Standby Generator Sets
For more information about purchasing, permitting, particulate filters and other issues:
Contact Bernadette Santos at EH&S (email@example.com) or (510) 642-6568.
|Quick Links:||Generator Specifications|
|Frequently Asked Questions|
It is crucial that you contact EH&S before purchasing your generator to ensure that it meets current emission requirements. If a generator is purchased that does not meet emissions criteria, it cannot be permitted and installed.
If you generator is:
- Larger than 50 horsepower (hp): You are required to permit the generator and comply with BAAQMD-administered Statewide Air Toxics Control Measure (ATCM).
- Less than or equal to 50 horsepower (hp): You are not required to permit the generator, but please contact EH&S for additional requirements.
Does your generator set meet air quality regulations?
Currently, the ATCM for new emergency generators has an emission requirement of 0.15 grams per break horsepower-hour (g/bhp-hr) for particulate matter (PM) in addition to emission requirements for NOx and CO which are based on engine power and model year. These emission requirements are outlined in the current regulation, which can be found here.
The permit process can take up to 8 months to complete. A general timeline of the process is as follows:
|Step 1: Begin the permit process
EH&S prepares the documents. However, detailed information required for the permit application must be provided to EH&S by the Project in order to have a comprehensive submittal.
|Step 2: EH&S will prepare the permit application forms||1 to 3 weeks|
|Step 3: EH&S submits permit application forms to BAAQMD|
|Step 4: BAAQMD Review||1 week to 4 months|
|Step 5: Receive invoice; Project pays invoice||30 days|
|Step 6: BAAQMD Review||1 week to 4 months|
|Step 7: BAAQMD sends “Authority to Construct” to EH&S
This document allows us to go forward with purchasing and installing the new emergency generator.
|Step 8: Start Up Notification
Project must alert EH&S (at least three days prior) to the start-up date of the emergency generator. This start-up could be for initial testing or general operation. EH&S will then submit this start-up date to BAAQMD.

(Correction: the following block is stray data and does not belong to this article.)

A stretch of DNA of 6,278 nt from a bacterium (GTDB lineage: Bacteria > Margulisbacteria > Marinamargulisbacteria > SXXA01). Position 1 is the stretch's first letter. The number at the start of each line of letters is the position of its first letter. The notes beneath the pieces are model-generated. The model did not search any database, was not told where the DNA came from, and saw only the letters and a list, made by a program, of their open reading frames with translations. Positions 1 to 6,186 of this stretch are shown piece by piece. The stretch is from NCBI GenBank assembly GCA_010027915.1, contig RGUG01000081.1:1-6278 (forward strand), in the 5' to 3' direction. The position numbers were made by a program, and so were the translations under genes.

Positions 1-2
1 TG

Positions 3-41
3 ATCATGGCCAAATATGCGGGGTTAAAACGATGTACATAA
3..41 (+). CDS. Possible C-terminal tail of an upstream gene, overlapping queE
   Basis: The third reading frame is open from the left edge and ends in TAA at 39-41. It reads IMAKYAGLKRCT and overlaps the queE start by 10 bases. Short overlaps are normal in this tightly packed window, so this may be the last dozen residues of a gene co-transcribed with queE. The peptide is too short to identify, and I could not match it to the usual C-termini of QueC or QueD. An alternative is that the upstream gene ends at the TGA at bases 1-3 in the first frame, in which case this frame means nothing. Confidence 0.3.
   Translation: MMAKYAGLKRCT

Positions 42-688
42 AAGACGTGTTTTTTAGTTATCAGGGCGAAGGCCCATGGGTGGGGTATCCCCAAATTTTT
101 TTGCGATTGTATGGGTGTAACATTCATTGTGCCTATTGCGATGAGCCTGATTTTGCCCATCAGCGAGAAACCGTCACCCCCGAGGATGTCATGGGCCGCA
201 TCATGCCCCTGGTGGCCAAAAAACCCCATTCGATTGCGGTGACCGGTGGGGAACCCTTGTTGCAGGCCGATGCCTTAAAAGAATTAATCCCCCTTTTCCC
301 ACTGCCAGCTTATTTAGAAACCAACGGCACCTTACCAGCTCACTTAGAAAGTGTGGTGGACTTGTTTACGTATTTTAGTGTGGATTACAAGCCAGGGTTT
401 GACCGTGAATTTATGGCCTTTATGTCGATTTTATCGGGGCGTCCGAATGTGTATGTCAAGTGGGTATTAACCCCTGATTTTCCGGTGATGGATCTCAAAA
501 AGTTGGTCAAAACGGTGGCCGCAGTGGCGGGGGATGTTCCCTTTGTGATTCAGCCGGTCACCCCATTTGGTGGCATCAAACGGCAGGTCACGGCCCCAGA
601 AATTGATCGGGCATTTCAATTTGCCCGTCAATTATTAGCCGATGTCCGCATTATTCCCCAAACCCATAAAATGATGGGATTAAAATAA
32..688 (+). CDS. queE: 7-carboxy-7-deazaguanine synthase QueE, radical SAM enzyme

|Step 9: BAAQMD sends “Permit to Operate” to EH&S||1 week to 2 months|
All standby generators are required to be maintained monthly. The owning department should keep a log that indicates:
- Hours of operation for reliability-related activities (maintenance and testing)
- Hours of operation for emission testing
- Hours of operation for emergency
- For each emergency, the nature of the emergency condition
- Receipts of fuel purchased
Note: The owning department is expected to comply with all terms and conditions in the Permit to Operate.
Frequently Asked Questions (FAQs)
Who prepares the submittal to the BAAQMD for a permit?
UC Berkeley’s Office of Environment, Health & Safety (EH&S) prepares the documents. However, detailed information required for the permit application must be provided to EH&S by the Project in order to have a comprehensive submittal.
Do I need to obtain a permit for diesel emergency generators?
Yes. Most new emergency generators will require an operating permit through the Bay Area Air Quality Management District (BAAQMD). All stationary internal combustion engines larger than 50 horsepower must:
- Obtain a BAAQMD Permit to Operate
- Comply with the BAAQMD-administered Statewide Air Toxics Control Measure (ATCM) for stationary diesel engines
What other issues do I need to consider?
Technologies such as diesel particulate filters can significantly reduce diesel particulate emissions, but also have maintenance issues that should be taken into account. At this time, particulate filters or other abatement devices are generally not required to be installed. This requirement is subject to change. Please contact EH&S for additional information.
What is the timeline for the permit process?
See Permit Process.
What is the Stationary Engine Air Toxic Control Measure (ATCM) and what applies to this standard?
The Stationary Engine Air Toxic Control Measure (ATCM) was adopted by the California Air Resources Board (CARB) in 2004 and is implemented by BAAQMD. The ATCM standard applies to diesel emergency standby engines and establishes emission standards and operating requirements, fuel use requirements and reporting requirements.
What are the emission requirements for the Stationary Engine Engine Air Toxic Control Measure (ATCM)?